Safe Riding Tips: 4-H ATV Safety
It’s a hot July day and you need to check some fences. Or it’s the first crisp day of autumn and a forest trail is calling. Whatever the reason, riding an all-terrain vehicle (ATV) can be rewarding and fun. But as a motorized machine with the power to go fast and climb high, an ATV must be respected and properly used.
Well-Trained Riders Keep Trails Safe
Millions of people use ATVs without incident. Some, however, don’t. Since 1985, the U.S. Consumer Product Safety Commission reports over 8,000 ATV-related deaths have occurred in the United States. The under-16 age group has one of the highest numbers of estimated injuries. Youth riding adult ATVs, speed, unsafe driving conditions, and rider inexperience can combine to form a “perfect storm” for accidents. So how do you avoid mishaps? Education helps. Well-trained riders can better handle obstacles, trails, and their machines!
How to Have Fun, Get the Job Done, and Stay Safe
You want to ride ATVs safely. You’ve got zero tolerance for accidents. Here’s our top 10 list of safety tips:
1.Take a course, of course!
Before you start your engine, you need to get to know your machine and figure out how to ride it. Take a recognized ATV course such as the one offered by the ATV Safety Institute. It’s fun! You’ll learn how to start and stop (very important) and handle obstacles, while gaining other critical skills. Check out the ASI E-Course at www.atvsafety.org!
Is it a good idea to drive a front-end loader by just jumping on and starting the engine? No! An ATV may not be as powerful, but it also needs an experienced, mature driver. Your ATV needs to fit you (see tip #10), but you also have to use good judgment to ride safely. If you’re under age 16, ride with an adult!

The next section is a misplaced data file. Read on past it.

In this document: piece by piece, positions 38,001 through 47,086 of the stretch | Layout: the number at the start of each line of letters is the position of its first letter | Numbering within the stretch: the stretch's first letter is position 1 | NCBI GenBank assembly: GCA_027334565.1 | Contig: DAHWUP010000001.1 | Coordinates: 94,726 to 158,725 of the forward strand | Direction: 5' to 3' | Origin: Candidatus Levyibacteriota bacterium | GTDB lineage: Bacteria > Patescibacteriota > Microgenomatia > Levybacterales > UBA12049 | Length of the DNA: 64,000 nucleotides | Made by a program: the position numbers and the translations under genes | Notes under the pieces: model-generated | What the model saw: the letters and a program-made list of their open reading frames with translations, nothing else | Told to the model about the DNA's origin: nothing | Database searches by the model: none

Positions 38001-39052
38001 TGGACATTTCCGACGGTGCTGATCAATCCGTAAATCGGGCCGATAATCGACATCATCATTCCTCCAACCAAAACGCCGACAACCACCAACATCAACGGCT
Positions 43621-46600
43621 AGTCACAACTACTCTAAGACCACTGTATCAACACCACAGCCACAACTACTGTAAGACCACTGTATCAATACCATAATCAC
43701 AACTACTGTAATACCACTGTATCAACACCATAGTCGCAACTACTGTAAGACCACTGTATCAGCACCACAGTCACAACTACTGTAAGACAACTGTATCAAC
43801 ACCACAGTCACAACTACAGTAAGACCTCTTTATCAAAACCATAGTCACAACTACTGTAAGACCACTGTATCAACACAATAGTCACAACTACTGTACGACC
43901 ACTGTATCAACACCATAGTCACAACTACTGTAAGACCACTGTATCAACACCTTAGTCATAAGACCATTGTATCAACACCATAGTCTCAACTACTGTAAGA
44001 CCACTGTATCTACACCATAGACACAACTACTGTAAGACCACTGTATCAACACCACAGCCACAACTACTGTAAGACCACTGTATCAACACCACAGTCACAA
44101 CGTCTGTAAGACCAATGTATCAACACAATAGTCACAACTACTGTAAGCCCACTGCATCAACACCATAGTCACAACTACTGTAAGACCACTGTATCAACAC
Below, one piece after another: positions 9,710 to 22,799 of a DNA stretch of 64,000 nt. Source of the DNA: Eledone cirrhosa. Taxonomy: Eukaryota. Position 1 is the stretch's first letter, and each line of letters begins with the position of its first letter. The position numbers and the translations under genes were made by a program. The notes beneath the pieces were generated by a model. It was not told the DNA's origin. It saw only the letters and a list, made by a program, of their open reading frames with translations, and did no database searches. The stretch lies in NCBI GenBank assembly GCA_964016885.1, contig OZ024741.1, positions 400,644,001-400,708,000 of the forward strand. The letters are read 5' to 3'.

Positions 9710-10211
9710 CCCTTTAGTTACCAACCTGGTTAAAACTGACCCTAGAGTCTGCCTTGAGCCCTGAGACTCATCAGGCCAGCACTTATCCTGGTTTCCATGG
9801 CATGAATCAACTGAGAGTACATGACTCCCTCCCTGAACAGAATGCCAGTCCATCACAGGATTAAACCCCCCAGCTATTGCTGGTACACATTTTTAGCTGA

3.Wear a helmet
No, really, always wear a helmet. It should be specially approved for ATV use—don’t just grab your bicycle helmet. People who wear helmets have a better chance of avoiding head injuries. While you’re at it, wear eye protection, boots, gloves, and other riding gear.
4.Ride on unpaved trails
That’s right. Paved surfaces are for automobiles. Repeat: paved surfaces are for automobiles. And bicycles and skateboards and skates, but again, not for ATVs. ATV tires are actually made to grip dirt better. So stay on unpaved trails!
5.Ride without passengers
When you ride an ATV, you use your weight to balance and control the vehicle. If you’ve got a passenger, you can’t possibly know how they are going to move. Subtle shifts can cause you to lose control of the ATV. So, ride alone. The only exception to this rule is a two-up, or tandem ATV. A two-up can handle one rider and one passenger. On a two-up, never carry a passenger too small to firmly plant their feet on the footrests and securely grasp the hand holds. The passenger must always: Use a DOT-compliant or quality helmet and protective gear, securely grasp hand holds and plant feet firmly on footrests while seated in the passenger seat, tell the operator to slow down or stop if they are uncomfortable, and get off and walk if conditions require.
6.Be a control freak
Riding ATVs means you have to make adult-like decisions constantly. You have to keep your speed low enough to handle surprises (like darting squirrels). You have to decide not to leap before you look. (Your ATV has maximum control if its wheels are in contact with the ground.) Jumps, wheelies, and other stunts mean that fate is in control, not you.
7.Ride with a clear head
It takes a lot of skill to ride an ATV from point A to point B. If you ride while drinking alcohol or using drugs, you may never reach point B.
8.Know the terrain
If you ride the same trail over and over again, you probably know its turns and grooves like the back of your hand. Chances are, you don’t run into any surprises, and you can focus on the fun. If you try a new trail, scout it out first, looking for obstacles such as logs, drop offs, and other dangers.
9.Know the rules!
Every state has different laws about where to ride, how old you must be to ride, and which type of training you need (and you do need training). Check these laws. Ignorance is no excuse!
10.Ride the right-size machine!
Follow the fit guidelines described below. It’s important that your ATV fits you like a glove. But how do you know if you’re riding a machine that’s too big or too small? Check out the following guidelines!